• Disassemble items with removable parts.
  • Position items with concave surfaces to make for easy draining.
  • Position heavy instruments and devices as not to damage delicate items.
  • Instruments must be prepared for packaging in a manner that will allow adequate airflow and steam penetration (e.g., avoid overfilling packages).
  • An internal chemical indicator should be placed in every package, and an external chemical indicator (e.g., chemical indicator tape) should be used when the internal indicator cannot be seen from outside the package.
  • Self-sealing sterilization pouches should be sealed using the built-in adhesive strip folded on the perforated lines to ensure an accurate airtight seal.
  • As always, follow the device/instrument manufacturer's instructions for use.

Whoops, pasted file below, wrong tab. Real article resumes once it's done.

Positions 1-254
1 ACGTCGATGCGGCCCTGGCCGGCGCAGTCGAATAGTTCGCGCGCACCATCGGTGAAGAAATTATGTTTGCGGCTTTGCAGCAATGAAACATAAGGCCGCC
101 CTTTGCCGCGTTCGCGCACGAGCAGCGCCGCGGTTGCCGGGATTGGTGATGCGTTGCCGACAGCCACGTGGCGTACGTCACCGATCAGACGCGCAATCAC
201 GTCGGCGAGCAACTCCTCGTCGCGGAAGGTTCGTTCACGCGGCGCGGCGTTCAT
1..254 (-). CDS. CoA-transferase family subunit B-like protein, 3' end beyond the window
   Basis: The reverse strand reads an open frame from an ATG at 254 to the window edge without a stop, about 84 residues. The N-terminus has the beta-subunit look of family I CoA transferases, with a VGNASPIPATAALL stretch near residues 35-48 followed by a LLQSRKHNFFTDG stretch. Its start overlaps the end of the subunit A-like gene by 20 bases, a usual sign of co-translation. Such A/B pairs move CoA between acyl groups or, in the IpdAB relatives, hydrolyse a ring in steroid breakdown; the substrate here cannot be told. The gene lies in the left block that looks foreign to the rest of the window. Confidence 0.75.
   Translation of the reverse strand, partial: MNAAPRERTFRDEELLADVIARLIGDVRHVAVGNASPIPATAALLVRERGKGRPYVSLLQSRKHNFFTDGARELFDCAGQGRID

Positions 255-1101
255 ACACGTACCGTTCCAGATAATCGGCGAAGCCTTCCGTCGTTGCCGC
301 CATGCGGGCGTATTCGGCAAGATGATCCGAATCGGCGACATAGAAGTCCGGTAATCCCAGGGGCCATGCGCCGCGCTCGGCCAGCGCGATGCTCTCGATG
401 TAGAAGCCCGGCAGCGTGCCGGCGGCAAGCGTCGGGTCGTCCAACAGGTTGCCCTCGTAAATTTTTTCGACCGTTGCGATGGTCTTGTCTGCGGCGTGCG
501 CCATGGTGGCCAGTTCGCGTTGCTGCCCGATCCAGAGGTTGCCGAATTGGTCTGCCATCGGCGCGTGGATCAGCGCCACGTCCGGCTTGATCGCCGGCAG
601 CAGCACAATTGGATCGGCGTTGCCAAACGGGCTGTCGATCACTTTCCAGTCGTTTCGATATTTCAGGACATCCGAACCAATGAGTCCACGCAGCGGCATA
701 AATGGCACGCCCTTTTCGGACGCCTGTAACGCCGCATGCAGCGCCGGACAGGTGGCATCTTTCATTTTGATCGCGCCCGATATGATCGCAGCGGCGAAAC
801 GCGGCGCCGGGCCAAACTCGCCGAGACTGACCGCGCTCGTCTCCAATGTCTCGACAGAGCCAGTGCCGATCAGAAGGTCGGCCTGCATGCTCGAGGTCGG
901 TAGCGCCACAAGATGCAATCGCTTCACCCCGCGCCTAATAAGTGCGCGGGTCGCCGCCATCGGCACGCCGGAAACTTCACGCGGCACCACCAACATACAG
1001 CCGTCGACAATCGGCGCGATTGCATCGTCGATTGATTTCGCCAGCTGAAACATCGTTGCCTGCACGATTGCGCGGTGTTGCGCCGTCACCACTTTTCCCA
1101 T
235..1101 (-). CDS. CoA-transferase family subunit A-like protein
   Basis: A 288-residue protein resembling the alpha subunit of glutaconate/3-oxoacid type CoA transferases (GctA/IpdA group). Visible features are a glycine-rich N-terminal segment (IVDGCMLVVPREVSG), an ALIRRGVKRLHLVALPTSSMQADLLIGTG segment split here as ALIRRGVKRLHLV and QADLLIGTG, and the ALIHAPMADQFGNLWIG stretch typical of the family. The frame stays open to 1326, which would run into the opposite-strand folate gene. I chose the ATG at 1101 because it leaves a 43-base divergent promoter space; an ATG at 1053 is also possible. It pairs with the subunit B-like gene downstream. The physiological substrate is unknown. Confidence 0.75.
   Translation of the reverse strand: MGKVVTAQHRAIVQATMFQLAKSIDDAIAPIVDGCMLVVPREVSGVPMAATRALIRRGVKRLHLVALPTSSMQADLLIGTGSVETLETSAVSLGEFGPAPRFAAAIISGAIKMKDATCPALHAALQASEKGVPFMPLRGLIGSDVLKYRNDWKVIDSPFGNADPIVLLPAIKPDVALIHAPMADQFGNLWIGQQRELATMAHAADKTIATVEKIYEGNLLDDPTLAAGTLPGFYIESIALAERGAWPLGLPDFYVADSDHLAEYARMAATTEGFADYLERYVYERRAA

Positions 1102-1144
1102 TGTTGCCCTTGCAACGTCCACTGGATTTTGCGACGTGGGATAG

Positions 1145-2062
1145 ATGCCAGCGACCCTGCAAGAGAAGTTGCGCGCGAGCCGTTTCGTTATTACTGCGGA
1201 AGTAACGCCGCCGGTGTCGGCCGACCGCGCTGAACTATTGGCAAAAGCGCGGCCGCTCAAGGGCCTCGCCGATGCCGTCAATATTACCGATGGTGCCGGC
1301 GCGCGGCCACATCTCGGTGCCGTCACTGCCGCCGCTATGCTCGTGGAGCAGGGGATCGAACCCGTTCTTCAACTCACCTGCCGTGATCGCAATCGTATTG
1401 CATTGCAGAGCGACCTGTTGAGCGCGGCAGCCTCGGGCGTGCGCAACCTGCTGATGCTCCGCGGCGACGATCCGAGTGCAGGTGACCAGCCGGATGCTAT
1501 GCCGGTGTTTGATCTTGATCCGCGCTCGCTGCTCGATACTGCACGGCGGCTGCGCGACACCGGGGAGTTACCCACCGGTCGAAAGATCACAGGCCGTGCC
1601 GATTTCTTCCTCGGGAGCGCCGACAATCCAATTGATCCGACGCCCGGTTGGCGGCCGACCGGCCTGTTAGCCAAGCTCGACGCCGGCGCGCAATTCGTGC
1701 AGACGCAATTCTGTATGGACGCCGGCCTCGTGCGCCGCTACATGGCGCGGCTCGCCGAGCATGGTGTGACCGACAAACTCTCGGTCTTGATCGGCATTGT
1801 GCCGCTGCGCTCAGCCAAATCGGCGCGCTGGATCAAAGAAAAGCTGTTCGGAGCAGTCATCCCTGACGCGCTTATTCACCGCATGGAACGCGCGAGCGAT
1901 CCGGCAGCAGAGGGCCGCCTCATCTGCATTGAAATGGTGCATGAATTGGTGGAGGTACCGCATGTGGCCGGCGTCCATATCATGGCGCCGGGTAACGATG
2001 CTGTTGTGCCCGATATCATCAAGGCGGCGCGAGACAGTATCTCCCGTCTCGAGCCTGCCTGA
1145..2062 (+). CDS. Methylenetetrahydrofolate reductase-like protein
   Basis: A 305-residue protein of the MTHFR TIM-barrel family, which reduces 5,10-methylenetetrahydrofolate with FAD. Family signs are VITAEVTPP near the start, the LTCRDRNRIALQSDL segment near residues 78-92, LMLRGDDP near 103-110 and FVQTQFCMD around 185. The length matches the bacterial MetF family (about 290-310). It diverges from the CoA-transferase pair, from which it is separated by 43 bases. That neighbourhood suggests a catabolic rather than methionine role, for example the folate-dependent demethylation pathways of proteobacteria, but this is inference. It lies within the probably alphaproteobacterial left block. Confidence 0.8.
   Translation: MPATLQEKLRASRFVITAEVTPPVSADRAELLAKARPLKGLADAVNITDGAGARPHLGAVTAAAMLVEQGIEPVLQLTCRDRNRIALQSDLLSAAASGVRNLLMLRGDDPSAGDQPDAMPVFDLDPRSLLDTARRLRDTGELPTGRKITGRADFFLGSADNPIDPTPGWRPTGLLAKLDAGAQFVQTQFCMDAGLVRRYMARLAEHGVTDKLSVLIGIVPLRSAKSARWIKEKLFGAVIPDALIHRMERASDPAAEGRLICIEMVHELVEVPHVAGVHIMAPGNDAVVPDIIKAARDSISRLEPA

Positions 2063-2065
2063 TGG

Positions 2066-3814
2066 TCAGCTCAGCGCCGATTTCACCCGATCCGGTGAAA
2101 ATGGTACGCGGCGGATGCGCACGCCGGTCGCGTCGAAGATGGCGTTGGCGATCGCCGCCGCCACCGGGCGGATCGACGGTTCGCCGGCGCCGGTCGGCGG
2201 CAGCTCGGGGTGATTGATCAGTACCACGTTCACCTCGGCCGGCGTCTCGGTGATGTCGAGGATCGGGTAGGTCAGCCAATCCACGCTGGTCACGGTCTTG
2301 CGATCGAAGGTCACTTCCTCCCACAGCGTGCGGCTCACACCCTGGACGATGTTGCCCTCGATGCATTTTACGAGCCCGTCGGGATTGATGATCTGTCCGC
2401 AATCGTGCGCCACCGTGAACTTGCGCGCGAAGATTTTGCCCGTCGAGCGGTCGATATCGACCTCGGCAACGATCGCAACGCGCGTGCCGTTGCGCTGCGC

• Each package must be labeled on the transparent side of the pouch (taking care not to block the breathable area of the package) with:
    • The sterilizer used
    • Cycle or load number
    • Date of sterilization
    • Expiration date (if using shelf-life practices)
    • Initials of the person who packaged the instruments


Preventing the Overloading of Sterilization Pouches

The general rule for loading instruments into sterilization bags is to make sure the loading allows for adequate airflow and steam penetration.

Choosing the right size of sterilization pouch helps to prevent overloading.